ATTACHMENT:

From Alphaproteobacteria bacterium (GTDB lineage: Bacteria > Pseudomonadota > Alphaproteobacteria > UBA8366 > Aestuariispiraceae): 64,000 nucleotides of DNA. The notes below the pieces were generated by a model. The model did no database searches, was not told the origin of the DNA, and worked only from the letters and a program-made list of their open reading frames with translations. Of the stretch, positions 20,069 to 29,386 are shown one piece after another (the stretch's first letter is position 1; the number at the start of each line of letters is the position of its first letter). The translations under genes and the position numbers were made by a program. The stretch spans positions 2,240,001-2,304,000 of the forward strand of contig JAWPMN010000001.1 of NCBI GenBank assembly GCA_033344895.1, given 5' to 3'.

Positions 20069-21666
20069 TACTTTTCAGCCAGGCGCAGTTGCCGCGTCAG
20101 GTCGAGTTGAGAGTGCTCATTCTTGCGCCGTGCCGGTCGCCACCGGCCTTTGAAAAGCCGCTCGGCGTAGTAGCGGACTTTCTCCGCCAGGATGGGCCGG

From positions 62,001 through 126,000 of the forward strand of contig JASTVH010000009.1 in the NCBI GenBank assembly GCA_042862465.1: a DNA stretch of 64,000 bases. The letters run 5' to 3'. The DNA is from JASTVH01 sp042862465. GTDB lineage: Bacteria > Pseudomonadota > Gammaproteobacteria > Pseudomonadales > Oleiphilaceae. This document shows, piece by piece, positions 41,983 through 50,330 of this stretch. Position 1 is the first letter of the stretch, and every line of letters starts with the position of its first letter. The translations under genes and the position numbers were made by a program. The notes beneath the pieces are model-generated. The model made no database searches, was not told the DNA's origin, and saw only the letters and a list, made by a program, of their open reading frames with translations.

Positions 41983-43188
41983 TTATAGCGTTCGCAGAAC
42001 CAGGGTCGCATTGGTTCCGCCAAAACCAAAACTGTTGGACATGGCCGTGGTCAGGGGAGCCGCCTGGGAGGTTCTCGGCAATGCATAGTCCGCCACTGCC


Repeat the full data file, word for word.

From Alphaproteobacteria bacterium (GTDB lineage: Bacteria > Pseudomonadota > Alphaproteobacteria > UBA8366 > Aestuariispiraceae): 64,000 nucleotides of DNA. The notes below the pieces were generated by a model. The model did no database searches, was not told the origin of the DNA, and worked only from the letters and a program-made list of their open reading frames with translations. Of the stretch, positions 20,069 to 29,386 are shown one piece after another (the stretch's first letter is position 1; the number at the start of each line of letters is the position of its first letter). The translations under genes and the position numbers were made by a program. The stretch spans positions 2,240,001-2,304,000 of the forward strand of contig JAWPMN010000001.1 of NCBI GenBank assembly GCA_033344895.1, given 5' to 3'.

Positions 20069-21666
20069 TACTTTTCAGCCAGGCGCAGTTGCCGCGTCAG
20101 GTCGAGTTGAGAGTGCTCATTCTTGCGCCGTGCCGGTCGCCACCGGCCTTTGAAAAGCCGCTCGGCGTAGTAGCGGACTTTCTCCGCCAGGATGGGCCGG

From positions 62,001 through 126,000 of the forward strand of contig JASTVH010000009.1 in the NCBI GenBank assembly GCA_042862465.1: a DNA stretch of 64,000 bases. The letters run 5' to 3'. The DNA is from JASTVH01 sp042862465. GTDB lineage: Bacteria > Pseudomonadota > Gammaproteobacteria > Pseudomonadales > Oleiphilaceae. This document shows, piece by piece, positions 41,983 through 50,330 of this stretch. Position 1 is the first letter of the stretch, and every line of letters starts with the position of its first letter. The translations under genes and the position numbers were made by a program. The notes beneath the pieces are model-generated. The model made no database searches, was not told the DNA's origin, and saw only the letters and a list, made by a program, of their open reading frames with translations.

Positions 41983-43188
41983 TTATAGCGTTCGCAGAAC
42001 CAGGGTCGCATTGGTTCCGCCAAAACCAAAACTGTTGGACATGGCCGTGGTCAGGGGAGCCGCCTGGGAGGTTCTCGGCAATGCATAGTCCGCCACTGCC